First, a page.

Many scientists insist that recent human activity, beginning about 250 years ago, is having such a significant environmental impact on the Earth’s climate, geography, and biological composition that we have actually entered into a new period of geologic time — the “Anthropocene”. It means that human activities have shaped the geological shapes with the rise use of fossil fuels, industrialization of agriculture and inevitably, the urbanization.
Started from industrial revolution, we made ourselves aware of the improvement in transportation, medical research, artificial fertilization, markets, tourism, globalization, health, wealth, security and longevity. But with all the progress we have made, we are polluting the environment in many ways.
From the rise of the first urban settlements until the emergence of mega cities in the 20th century, the scale and intensity of urban pollution has increased. As where we have lived and we have been exposed, about 300 million tons of plastic is produced globally each year. We use it, and we dispose it. Because plastic is inexpensive, lightweight and durable, virtually every industry (retailing, manufacturing or logistics) loves it. However only about 10 percent of that is recycled.
To me, cities can be regarded as artificial environments created for the benefit of humans, and yet none of this liberates people from nature. Cities have to be fed and provided with energy and water in order to exist and sustain its human population. The bigger the city, the more resources and energy must be extracted from the surrounding areas to sustain it. But what we have done is that of the plastic that is simply trashed, an estimated seven million tons ends up in the sea each year. Others has become pollutions in soil, and landfills. Plastic accumulated over half a century is now out there.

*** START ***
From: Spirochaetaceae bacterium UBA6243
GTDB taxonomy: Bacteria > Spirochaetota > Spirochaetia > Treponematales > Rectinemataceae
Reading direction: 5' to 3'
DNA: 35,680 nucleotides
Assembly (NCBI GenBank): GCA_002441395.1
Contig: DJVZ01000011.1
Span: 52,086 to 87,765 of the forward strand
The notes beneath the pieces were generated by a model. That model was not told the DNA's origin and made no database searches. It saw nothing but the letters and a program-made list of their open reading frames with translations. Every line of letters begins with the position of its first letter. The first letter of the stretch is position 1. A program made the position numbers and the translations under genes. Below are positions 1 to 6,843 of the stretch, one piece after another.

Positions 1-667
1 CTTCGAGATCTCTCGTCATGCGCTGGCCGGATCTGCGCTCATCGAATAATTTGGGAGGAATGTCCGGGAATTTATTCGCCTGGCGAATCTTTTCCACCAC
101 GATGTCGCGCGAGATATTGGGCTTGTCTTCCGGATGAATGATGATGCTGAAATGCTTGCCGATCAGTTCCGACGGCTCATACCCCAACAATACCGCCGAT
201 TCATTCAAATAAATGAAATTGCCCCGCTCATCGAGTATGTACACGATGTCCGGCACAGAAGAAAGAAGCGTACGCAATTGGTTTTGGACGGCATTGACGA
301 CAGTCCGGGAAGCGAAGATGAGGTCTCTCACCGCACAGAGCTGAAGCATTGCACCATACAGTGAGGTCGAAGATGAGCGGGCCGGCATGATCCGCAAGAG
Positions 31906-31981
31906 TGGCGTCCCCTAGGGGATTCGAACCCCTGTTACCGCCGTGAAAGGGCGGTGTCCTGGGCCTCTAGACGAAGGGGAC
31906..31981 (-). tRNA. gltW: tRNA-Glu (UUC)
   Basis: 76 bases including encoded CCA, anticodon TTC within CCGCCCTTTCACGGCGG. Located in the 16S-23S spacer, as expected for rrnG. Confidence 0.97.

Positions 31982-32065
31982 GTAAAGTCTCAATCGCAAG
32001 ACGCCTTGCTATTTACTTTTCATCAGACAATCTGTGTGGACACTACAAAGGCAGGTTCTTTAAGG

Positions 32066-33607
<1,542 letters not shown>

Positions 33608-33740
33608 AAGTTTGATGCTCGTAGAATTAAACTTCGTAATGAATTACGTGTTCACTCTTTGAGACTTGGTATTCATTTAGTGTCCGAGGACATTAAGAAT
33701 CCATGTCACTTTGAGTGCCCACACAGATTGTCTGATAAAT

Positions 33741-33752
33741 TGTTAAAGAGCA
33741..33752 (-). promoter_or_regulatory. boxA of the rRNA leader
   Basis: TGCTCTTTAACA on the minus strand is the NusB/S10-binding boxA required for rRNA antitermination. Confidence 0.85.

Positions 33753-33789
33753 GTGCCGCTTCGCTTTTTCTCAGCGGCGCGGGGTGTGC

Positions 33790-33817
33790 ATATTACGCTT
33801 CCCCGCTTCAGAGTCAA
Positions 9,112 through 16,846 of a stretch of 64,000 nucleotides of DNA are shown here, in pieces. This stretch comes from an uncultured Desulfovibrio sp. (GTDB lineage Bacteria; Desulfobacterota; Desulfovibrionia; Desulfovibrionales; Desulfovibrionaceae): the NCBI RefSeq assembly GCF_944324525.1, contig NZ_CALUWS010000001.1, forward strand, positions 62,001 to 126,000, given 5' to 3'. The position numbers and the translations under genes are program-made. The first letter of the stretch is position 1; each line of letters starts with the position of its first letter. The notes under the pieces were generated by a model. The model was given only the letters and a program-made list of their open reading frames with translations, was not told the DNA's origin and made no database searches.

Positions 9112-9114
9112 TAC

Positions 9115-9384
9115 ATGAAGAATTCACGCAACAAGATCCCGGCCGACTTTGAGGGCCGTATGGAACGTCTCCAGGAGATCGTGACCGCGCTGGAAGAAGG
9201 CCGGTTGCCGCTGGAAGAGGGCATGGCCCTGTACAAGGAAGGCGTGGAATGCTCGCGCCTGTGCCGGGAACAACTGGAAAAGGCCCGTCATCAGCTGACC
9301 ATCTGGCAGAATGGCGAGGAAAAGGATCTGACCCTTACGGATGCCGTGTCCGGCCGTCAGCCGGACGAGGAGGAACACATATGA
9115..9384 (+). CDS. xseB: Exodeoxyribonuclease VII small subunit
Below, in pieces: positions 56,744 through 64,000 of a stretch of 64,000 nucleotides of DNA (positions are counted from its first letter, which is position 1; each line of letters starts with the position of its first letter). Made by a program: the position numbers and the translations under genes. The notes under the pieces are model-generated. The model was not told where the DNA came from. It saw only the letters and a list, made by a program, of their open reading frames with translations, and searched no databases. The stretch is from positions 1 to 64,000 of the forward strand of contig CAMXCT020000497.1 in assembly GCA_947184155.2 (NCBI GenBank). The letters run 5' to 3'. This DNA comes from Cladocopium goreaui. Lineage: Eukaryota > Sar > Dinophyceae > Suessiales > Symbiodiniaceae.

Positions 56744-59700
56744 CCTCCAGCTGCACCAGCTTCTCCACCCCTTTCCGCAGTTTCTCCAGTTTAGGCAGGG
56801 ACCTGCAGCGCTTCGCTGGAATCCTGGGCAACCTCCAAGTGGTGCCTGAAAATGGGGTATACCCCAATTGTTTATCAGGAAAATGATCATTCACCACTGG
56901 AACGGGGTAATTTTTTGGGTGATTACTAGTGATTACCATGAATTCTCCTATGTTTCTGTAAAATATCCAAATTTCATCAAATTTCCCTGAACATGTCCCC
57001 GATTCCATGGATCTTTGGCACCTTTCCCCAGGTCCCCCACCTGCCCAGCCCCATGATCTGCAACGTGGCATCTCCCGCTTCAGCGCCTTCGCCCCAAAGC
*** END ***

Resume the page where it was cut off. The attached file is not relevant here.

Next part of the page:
Plastic pollution is a major global phenomenon that has crept up on us over the decades, and it really requires a global and comprehensive solution that includes systemic rethinks about usage and production. My final project for sustainable system, the urban plastic sculpture is hoping to raise awareness of the problem and the potential savings that can be made. Like transferring perishable plastic trash into art, or decorative use, and to prompt organizations to change the consumption patterns.
Adopting the Anthropocene name, the concept, and my initial approach to this project, both want to raise the awareness of the fact that humans are having enduring effect on the plant, and find ways to solve what we did wrong.
Me and Anthropocene Process
I recycled plastic bags for my project to make a city landscape sculpture to illustrate the anthropocene. Before heat fuse the plastic bags, I cut off the handles and saved them for further use.
Each building is made of an individual plastic bag. The heat of flat iron fused the layers together to make the plastic stick stronger and thicker.
By putting the fused plastic building on the recycled foam board, I started to structure the plastic city landscape. And for the cut of plastic bag handles, I tied them together to reduce wastes, and knitted them together and see what I can do with the outcome.